You’ve probably seen the recent headlines about the careless behavior of photographers and “influencers” trampling poppy fields in southern California. This is just the latest example of a rising worldwide trend of careless outdoor behavior from people who seem only concerned about getting their shot, and either don’t understand or don’t care about the damage they may be causing in the environment or the negative examples they are spreading to their followers. Here in Colorado, I’ve witnessed people flying drones in wilderness areas (illegal), pitching their tents right on top of wildflowers meadows, building fire rings on open tundra grass next to lakes above treeline, and trampling lakeside vegetation.
In this Instagram era it’s becoming more and more difficult to deny that our photography might actually bring harm to the special natural places that we are intending to celebrate. Whether it’s due to our own careless actions in pursuit of the shot, or publicizing previously quiet and pristine places to the masses, nature photography has unfortunately become a potential nemesis of untrammeled nature rather than an ally of nature as it has traditionally been assumed. I’ve always thought it’s a good thing when my photography inspires people to get outside and enjoy nature, but if even a small portion of those people behave disrespectfully when they’re out there, then it may all be a net loss for the natural lands I wish to preserve.
In an effort to combat this trend, some fellow photographers and I have gotten together during the last year to form an alliance of photographers devoted to a more careful and mindful approach to nature photography which prioritizes the long term well being of nature over the short term desires of photography. The group we created is called the Nature First Photography Alliance. We have drafted a set of 7 principles which we all pledge to follow and promote. As nature photographers it is our responsibility not just to create beautiful images but to act as ambassadors for the lands we photograph. From our positions as active photographers we hope to leverage our networks of friends, followers, and associates to spread the word and hopefully turn this into a popular positive movement that spreads out into the broader culture.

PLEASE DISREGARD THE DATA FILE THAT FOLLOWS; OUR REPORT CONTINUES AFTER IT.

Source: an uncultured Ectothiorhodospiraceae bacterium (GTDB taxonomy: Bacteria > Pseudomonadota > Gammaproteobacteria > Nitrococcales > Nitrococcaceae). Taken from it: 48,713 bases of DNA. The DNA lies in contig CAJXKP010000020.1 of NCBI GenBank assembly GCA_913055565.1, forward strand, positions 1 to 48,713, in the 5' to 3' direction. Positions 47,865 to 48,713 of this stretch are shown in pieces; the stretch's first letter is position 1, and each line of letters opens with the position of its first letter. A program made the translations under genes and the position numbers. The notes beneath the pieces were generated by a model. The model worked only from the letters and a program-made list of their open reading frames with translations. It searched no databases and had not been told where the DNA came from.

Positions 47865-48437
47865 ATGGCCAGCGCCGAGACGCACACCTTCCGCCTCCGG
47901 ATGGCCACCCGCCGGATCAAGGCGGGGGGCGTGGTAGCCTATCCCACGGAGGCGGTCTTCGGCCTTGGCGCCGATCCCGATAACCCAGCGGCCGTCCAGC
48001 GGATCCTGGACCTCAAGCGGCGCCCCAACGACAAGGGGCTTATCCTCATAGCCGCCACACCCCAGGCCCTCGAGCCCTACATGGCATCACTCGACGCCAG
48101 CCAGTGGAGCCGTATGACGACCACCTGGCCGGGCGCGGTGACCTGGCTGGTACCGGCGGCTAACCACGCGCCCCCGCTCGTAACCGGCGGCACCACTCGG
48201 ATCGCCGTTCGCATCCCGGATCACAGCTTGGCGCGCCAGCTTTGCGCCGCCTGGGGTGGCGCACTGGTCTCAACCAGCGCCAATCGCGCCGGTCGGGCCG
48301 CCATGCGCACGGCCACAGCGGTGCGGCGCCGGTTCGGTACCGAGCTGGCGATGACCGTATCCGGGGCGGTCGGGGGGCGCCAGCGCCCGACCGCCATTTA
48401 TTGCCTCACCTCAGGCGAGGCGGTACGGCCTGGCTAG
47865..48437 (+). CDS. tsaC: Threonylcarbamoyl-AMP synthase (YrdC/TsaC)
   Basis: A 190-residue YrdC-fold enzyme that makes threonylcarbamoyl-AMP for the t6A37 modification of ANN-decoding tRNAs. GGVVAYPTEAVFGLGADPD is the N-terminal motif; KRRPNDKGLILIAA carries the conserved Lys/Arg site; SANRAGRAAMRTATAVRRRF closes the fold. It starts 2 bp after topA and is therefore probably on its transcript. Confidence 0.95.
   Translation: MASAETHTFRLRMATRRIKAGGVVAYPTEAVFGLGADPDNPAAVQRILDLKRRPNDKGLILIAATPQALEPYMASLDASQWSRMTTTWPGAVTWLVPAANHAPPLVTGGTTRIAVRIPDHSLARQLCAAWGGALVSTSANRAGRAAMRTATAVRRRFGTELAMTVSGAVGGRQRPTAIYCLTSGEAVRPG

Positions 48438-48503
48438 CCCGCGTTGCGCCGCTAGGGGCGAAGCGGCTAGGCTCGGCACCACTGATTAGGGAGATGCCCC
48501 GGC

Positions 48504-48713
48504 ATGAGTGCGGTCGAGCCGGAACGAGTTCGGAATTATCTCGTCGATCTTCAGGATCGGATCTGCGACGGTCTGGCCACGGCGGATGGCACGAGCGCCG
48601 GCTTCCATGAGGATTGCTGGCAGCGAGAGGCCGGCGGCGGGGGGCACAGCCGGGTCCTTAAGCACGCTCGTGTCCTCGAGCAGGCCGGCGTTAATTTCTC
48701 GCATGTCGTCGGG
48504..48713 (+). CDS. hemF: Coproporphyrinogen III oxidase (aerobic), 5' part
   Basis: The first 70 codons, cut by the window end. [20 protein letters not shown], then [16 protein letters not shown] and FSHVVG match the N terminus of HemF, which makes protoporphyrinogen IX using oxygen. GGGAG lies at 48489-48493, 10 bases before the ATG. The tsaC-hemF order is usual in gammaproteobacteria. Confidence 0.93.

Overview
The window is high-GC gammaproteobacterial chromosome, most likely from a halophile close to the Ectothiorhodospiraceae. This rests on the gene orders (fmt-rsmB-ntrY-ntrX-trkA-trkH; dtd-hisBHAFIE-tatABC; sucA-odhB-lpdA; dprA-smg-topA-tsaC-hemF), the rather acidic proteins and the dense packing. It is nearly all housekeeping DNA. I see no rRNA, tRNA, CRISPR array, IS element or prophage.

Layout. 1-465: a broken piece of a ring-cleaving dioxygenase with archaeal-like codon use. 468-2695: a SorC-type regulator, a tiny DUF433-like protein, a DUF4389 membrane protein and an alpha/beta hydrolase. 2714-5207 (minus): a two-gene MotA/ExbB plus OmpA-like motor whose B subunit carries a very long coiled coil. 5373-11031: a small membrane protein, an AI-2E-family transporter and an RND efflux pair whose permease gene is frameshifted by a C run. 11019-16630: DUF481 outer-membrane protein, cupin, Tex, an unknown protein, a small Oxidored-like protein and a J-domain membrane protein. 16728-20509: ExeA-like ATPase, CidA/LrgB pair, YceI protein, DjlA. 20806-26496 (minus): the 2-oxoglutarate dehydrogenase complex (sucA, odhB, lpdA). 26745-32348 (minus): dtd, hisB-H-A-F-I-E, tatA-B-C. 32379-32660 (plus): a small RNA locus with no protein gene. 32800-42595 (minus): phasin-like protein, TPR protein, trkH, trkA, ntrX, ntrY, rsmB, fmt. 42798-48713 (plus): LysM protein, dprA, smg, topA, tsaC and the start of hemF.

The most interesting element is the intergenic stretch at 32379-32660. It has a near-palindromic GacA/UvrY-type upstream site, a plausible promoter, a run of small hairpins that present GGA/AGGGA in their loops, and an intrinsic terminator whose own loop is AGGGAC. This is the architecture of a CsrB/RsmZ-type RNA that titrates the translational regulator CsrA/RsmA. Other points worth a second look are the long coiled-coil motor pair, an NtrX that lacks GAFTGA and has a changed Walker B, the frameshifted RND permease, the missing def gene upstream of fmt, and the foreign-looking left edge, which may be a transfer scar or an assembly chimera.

If you are a photographer reading this, I invite you to read more about the movement at www.NatureFirstPhotography.org and to join us as a fellow member on the website. Even if you’re not a photographer I would encourage you to take a look and consider how you too can help to promote a more mindful approach to outdoor recreation.
As is usual in late winter, Claudia and I have been itching for some desert hiking and backpacking time, so this March we spent three weeks camping and backpacking in various mountain ranges and wilderness areas in the Mojave Desert in Nevada, California, and Arizona.
There are many wild, rugged, and seldom-visited mountain ranges in the Mojave, making it a prime area for exploratory missions. I appreciate that there are still places like this out there where we can explore on our own with little to no guiding information, and find little or no evidence of previous human visitation when we’re there. Continue reading >>
This weekend we had a wonderful stay at Eric Johnson’s Mount Hayden Backcountry Lodge. Located in Richmond Basin in a remote corner of the San Juan Mountains between Ouray and Telluride, the lodge is surrounded by a powder playground of skiable terrain. With heaps of fresh snow awaiting us, we were excited to have three days to ski and splitboard to our hearts’ content. Continue reading >>
Happy New Year!!! We were fortunate to start the year off with some deep powder in Santa Fe. Cheers to a snow smothered 2019!
Recently I was asked if I had any black and white photos of Ama Dablam, the star peak of the Khumbu/Everest region of Nepal. This spurred me into reviewing my archives from my trip there, and I was happy to find a number of nice photos I passed over previously. Here’s what I came up with:
The mountains here in the Khumbu region of the Himalaya are by far the largest and most powerful-feeling mountains I’ve ever visited, and I hope that these photos convey some of that awesome power!
In late October and early November we spent a dozen days camping and backpacking around in the deserts and canyonlands of southern Utah, including the San Rafael Swell, Robbers Roost/Dirty Devil area, and Cedar Mesa. Though the days were short and the nights cold, it’s always worthwhile to spend time in these wonderful, wild, and lonely places. Continue reading >>
With fresh snow in the San Juan Mountains and dreams of winter I couldn’t resist heading up high for a quick early season winter camp at Ice Lakes Basin near Silverton. I got a little more than I bargained for with two feet of fresh powder and knee-deep postholing through a snowstorm up there! In the morning I was treated to some fiery light for a few moments at sunrise, for a different kind of autumn color. Continue reading >>